Meadowbank School joins Code Champions

club-meadowbank-logo blueWe’re pleased to announce that Meadowbank School is joining Code Champions in Term 2.

We will be running two coding classes on Mondays as an external activity in the after-school Club Meadowbank programme (meadowbank.school.nz/club-meadowbank-programmes/).

If you’d like to know more, please contact us at info@codechampions.nz or go to codechampions.nz/ms/

 

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Coding activities in Term 1

With Term 1 now completed, we wanted to show you some of the great coding work that’s been going on.

Creating a game with Unity

Some groups were using the coding platform Unity (unity3d.com) to learn programming techniques and create simple games.

Screenshot 2018-04-12 12.10.58     Screenshot 2018-04-12 12.11.17

‘Jump’: Check out a game created by one of our young coders. You will need to download the files to your PC to be able to play. Download folder with files here  This folder contains the game .exe file, entitled ‘Jump’ (the symbol is a yellow circle with a black dollar sign), plus the UnityPlayer.dll file, which will run the game.

Students have their own games saved. If you install Unity (codechampions.nz/2018/03/02/quick-guide-to-installing-unity/), they should be able to show you what they have created.

 

Coding with BeetleBlocks

Other groups used BeetleBlocks (beetleblocks.com). Here are some screenshots showing examples of work done.

Interpreter:

2018 T1 - Bb Interpreter

Pixel Art:

2018 T1 - Bb Pixel art

Voxel Scene:

2018 T1 - Bb Voxel scene

Basic Game:

2018 T1 - Qb Basic game

Compound Object:

2018 T1 - Qb Compound object

Find out more about how the classes are using BeetleBlocks at codechampions.nz/2018/03/12/hacking-and-working-with-beetleblocks/

 

Looking ahead to Term 2, 2018

We’re busy planning for Term 2. If you have any questions or are interested in finding out more about Code Champions classes, please contact info@codechampions.nz

 

 

Some ideas to help you keep coding during the holiday

code champions logo_altWant to continue coding in the holiday break? Peter Miller describes some of the ways you can do this.

  • Parents of younger children: Read over with your children, to help comprehension, and to support a diverse range of coding activities.
  • Students of all ages: Show and teach your parents and friends what you know!

Diversify your coding

Beetle Blocks screenshotDoing and using different projects / activities / languages / environments will give you perspective on, and grow, your coding abilities and transferable skills:

  • Try adapting an idea or feature from a game/app into a different language / environment.
  • Use online resources when trying something new, such as:-  guides, exercises, FAQs, challenges, eLearning / online courses.
  • Use Hacking to discover, explore, understand and collaborate / share.
  • Try using Scratch, Tynker, Beetle Blocks, Gamefroot, and p5js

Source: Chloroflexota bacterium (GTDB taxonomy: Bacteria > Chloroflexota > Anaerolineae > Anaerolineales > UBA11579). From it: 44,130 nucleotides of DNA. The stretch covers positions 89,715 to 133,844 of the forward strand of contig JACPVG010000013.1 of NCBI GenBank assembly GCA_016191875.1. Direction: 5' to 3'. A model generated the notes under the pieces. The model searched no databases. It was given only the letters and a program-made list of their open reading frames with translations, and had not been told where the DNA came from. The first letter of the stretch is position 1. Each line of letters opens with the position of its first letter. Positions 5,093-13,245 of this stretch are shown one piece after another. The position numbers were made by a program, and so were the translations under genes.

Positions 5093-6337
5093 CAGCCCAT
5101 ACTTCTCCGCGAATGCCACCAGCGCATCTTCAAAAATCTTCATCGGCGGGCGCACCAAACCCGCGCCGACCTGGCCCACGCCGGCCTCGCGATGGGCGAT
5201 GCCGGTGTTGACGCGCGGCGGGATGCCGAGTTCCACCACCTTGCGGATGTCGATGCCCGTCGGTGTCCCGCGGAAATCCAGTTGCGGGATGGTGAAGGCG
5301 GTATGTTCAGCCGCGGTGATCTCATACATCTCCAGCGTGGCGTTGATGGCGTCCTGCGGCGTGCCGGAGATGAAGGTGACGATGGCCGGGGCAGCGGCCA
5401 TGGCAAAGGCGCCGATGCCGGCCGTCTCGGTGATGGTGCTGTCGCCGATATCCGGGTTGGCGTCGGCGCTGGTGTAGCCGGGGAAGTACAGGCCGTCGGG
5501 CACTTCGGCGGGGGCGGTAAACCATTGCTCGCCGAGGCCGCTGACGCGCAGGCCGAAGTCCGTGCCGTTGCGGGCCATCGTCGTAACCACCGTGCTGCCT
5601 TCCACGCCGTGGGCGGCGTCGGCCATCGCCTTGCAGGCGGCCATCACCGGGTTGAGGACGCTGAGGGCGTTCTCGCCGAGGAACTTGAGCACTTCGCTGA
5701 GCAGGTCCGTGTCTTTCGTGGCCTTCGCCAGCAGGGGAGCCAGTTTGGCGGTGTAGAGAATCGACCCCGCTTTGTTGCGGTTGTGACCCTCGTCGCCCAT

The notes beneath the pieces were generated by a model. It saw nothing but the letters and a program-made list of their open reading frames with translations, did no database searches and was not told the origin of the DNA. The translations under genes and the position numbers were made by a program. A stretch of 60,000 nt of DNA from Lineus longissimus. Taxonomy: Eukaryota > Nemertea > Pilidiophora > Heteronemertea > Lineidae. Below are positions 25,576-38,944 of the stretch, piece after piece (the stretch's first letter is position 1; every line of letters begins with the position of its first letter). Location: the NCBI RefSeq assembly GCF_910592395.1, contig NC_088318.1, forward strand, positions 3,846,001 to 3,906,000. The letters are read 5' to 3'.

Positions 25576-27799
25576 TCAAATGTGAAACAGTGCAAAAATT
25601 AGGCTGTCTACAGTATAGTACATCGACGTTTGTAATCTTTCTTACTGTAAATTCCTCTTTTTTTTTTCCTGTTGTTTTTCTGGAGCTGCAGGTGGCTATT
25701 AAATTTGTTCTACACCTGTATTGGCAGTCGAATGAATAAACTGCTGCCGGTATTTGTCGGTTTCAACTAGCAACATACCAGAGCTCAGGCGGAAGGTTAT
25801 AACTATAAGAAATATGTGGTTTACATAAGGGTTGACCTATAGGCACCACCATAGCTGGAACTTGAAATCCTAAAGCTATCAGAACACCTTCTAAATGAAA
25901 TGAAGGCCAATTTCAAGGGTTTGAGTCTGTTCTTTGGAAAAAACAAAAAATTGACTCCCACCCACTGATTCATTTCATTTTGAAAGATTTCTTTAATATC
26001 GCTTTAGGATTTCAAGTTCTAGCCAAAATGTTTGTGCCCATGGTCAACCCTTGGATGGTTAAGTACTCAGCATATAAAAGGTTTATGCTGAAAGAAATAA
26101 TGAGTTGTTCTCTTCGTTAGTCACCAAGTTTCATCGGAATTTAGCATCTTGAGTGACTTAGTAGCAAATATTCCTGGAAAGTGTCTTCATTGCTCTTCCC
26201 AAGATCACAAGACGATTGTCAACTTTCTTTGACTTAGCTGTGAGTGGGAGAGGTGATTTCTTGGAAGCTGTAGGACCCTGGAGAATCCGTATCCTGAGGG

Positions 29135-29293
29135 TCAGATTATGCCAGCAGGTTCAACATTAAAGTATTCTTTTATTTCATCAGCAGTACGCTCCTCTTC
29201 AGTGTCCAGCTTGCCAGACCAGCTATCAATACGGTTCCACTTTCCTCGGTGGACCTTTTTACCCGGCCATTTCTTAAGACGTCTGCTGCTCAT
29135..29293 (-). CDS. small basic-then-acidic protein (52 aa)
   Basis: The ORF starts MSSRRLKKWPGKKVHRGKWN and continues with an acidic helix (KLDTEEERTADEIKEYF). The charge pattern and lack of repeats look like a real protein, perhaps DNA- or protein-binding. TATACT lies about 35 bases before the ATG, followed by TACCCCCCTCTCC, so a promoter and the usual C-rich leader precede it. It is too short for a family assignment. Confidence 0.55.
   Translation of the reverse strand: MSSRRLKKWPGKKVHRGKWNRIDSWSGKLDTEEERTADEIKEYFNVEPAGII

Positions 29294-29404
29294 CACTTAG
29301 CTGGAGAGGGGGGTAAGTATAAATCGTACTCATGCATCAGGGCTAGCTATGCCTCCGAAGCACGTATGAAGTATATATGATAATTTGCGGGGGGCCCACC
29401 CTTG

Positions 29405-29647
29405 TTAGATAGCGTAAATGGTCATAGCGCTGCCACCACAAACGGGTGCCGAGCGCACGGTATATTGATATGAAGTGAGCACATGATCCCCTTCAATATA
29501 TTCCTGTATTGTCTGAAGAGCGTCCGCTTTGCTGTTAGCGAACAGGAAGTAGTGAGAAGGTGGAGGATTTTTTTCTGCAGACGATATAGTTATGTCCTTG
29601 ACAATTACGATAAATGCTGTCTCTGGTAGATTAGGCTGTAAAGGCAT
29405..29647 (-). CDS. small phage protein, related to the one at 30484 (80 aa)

Grow your Hacking skills

Hacking is how you teach yourself to understand the commands and capabilities in a language and environment, how to combine them, and how they interact:

  • Once change at a time
  • Reversible/undo-able changes
  • Small changes
  • Collaboration
  • Not perfectionism
  • Small/prototype projects

Be methodical

Complex code is built from simple beginnings.  Use this simple methodology to grow your code and coding skills:

  • Make a start.
  • Start simple and do what you know.  
  • Hack and make something more complex.  
  • Repeat and do something new, now what you know has grown.

Be creative

pacmanCoding requires creativity, both to solve problems and to come up with ideas / features which let you develop your coding skills.

  • Use inspiration from everyday life to think of scenarios to frame your ideas, such as objects, scenes, behaviours. Also draw on ideas from books, documentaries and movies.
  • Try early arcade/computer games/apps for simpler ideas and features. Hardware limitations meant less complex games/apps and increased ingenuity and playability.
    • Try 70s and 80s arcade machines and home computers like ZX Spectrum, C64, Amstrad CPC, BBC Micro, and Pacman, Dig Dug, Space Invaders, Defender, Joust, Tron, and Pole Position.
    • Look at youtube videos and walkthroughs; also emulators.
  • Do something different to the Tutor starters / examples / samples shared in class.

Do code

Coding involves actively starting and growing your projects, by adding code that features a diverse range of core concepts. If you are using these concepts and growing your code, then chances are you’re coding!

  • Control flow 
  • Variables
  • Boolean logic and comparisons 
  • Conditionals
  • Functions/Custom blocks 
  • Objects/entities

Coding involves a diverse range of activities.  Make sure you are spending time on many different activities; switch to a different activity, or start a new project/prototype, if not:-

  • Create 
  • Design  
  • Plan
  • Collaborate 
  • Research
  • Contribute 
  • Implement
  • Test
  • Review 
  • Share

Practice good device hygiene by limiting the amount of time you spend on all devices, including time coding!  Coding takes time and concentration but also requires rests/breaks, and doing a diverse range of other physical and mental activities.  Help your coding by giving yourself a break!

Not coding

  • Just browsing/playing videos, apps and games.
  • Modding/skinning.
  • Spending all your time on research.
  • Spending all your time on one feature/idea/area/prototype/project

 

Compiled by Peter Miller, tutor, Code Champions